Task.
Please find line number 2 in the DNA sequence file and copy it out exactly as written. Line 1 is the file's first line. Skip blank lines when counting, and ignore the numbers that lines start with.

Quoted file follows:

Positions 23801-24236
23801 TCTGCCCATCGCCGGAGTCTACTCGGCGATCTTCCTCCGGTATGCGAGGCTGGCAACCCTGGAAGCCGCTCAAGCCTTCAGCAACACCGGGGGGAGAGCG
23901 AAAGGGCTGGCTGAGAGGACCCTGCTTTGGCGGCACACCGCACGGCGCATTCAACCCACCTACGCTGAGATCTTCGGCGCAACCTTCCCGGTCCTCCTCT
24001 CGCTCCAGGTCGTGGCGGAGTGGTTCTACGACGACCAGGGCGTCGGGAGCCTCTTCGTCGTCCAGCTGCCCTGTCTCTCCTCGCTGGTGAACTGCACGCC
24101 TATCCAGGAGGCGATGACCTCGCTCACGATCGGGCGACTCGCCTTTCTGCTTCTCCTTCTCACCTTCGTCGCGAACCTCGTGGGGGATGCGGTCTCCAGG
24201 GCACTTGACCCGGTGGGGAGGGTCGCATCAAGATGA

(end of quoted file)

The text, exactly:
23801 TCTGCCCATCGCCGGAGTCTACTCGGCGATCTTCCTCCGGTATGCGAGGCTGGCAACCCTGGAAGCCGCTCAAGCCTTCAGCAACACCGGGGGGAGAGCG